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State of the Union: Where's the Economic Growth?
January 25, 2011 11:13 AM
Tonight's State of the Union address will undoubtedly center on jobs, economic growth and competitiveness. As it happens, The Milken Institute released its 2010 State Tech and Science Index today, tracking which states "are excelling at growing and sustaining high-skilled jobs and economic growth."
What To Expect in Today's State of the Union Speech
According to the Institute's data, the following states "are the engines of economic growth in the knowledge economy. The index, as it has since 2002, tracks and evaluates every state’s tech and science capabilities and their success at converting those assets into companies and high-paying jobs."
Massachusetts continued its reign at the top of the index with an overall score of 82.61, but has slipped from 84.9 in our inaugural 2002 index.
•Governor Deval Patrick was able to convince the Legislature to keep funding the state’s 10-year, $1.0 billion Life Sciences Initiative.
•The fiscal year 2011 budget includes $10 million for the Massachusetts Life Sciences Center charged with overseeing the effort, the same as FY 2010.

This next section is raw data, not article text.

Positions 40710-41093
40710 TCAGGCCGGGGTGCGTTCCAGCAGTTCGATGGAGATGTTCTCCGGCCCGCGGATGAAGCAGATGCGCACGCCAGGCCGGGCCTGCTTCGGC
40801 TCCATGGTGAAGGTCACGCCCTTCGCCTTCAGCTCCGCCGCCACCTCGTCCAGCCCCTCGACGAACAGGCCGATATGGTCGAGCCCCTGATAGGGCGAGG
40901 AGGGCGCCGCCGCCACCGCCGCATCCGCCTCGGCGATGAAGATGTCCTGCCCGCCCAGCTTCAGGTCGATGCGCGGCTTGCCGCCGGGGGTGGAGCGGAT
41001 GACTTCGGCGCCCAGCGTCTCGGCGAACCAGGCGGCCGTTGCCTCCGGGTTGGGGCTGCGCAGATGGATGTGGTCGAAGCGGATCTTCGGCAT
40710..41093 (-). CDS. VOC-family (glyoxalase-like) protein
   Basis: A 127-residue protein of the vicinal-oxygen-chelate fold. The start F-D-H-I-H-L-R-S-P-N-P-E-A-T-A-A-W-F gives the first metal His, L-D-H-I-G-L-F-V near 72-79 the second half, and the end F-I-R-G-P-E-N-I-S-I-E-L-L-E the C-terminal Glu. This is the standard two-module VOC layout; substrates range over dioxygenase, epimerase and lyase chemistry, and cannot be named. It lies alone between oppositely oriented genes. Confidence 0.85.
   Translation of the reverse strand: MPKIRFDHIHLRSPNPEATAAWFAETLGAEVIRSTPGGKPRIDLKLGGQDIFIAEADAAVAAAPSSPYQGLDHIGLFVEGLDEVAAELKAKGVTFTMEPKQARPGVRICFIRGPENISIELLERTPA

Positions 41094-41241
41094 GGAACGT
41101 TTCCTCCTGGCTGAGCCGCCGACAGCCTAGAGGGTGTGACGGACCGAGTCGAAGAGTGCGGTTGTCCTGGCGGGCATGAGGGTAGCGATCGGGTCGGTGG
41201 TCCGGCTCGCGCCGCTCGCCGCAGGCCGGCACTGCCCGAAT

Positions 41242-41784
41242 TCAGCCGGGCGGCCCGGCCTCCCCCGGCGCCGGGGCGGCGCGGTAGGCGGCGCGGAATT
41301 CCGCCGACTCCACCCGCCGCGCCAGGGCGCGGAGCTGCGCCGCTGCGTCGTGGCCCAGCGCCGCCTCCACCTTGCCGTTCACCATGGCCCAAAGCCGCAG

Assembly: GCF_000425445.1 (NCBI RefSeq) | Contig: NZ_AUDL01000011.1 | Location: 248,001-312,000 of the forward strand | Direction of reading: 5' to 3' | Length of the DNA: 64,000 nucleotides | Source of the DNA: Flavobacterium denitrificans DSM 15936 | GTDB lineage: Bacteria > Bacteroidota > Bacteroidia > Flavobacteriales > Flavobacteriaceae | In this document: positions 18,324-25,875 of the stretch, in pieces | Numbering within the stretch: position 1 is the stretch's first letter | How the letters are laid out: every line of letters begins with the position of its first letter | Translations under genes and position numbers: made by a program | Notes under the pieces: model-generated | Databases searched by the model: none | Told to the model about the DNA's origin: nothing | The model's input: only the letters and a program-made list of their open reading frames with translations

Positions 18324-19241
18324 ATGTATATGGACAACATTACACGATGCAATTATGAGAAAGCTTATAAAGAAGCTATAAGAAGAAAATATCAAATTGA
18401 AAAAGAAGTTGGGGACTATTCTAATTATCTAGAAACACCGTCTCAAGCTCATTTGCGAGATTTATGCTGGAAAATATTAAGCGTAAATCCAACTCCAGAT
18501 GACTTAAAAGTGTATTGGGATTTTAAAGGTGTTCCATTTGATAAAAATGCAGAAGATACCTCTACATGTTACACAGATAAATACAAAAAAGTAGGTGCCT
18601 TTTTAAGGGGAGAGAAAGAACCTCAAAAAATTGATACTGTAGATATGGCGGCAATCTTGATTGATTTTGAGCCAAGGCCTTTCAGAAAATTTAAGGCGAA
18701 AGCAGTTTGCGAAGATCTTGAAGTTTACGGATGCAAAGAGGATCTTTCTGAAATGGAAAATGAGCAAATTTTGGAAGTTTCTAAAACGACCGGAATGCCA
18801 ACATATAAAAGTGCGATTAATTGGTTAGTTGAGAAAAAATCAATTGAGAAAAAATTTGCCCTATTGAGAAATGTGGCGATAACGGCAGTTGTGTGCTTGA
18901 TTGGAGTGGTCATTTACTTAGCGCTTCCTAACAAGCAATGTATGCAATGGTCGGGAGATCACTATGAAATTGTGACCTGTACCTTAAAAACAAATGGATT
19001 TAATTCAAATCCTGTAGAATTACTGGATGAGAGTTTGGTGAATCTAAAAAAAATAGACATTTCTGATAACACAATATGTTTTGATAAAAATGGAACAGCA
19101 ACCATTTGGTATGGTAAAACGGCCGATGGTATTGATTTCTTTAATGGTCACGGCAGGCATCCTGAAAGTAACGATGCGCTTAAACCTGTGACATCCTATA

•Other initiatives include the Advanced Manufacturing Initiative, which provides low-cost loans to help companies adopt new innovations and purchase technologically advanced equipment;the MassChallengeVenture Funds Competition, which seeks to raise $25 million to support 25 to 30 start-ups per year; and a statewide consortium undertaking development of a $100 million greencomputing center in the western part of the state.
Maryland is in second place overall with a score of 77.05 (down from 80.04 in 2008), but took first in human capital capacity.
•In June, Governor Martin O’Malley proposed the InvestMaryland program, which would provide tax credits to insurance companies so they could invest either directly in start-up firms or through a venture capital firm.
•Additionally, the FY11 budget includes $8 million in tax credits for biotech firms and $10.4 million for stem cell research.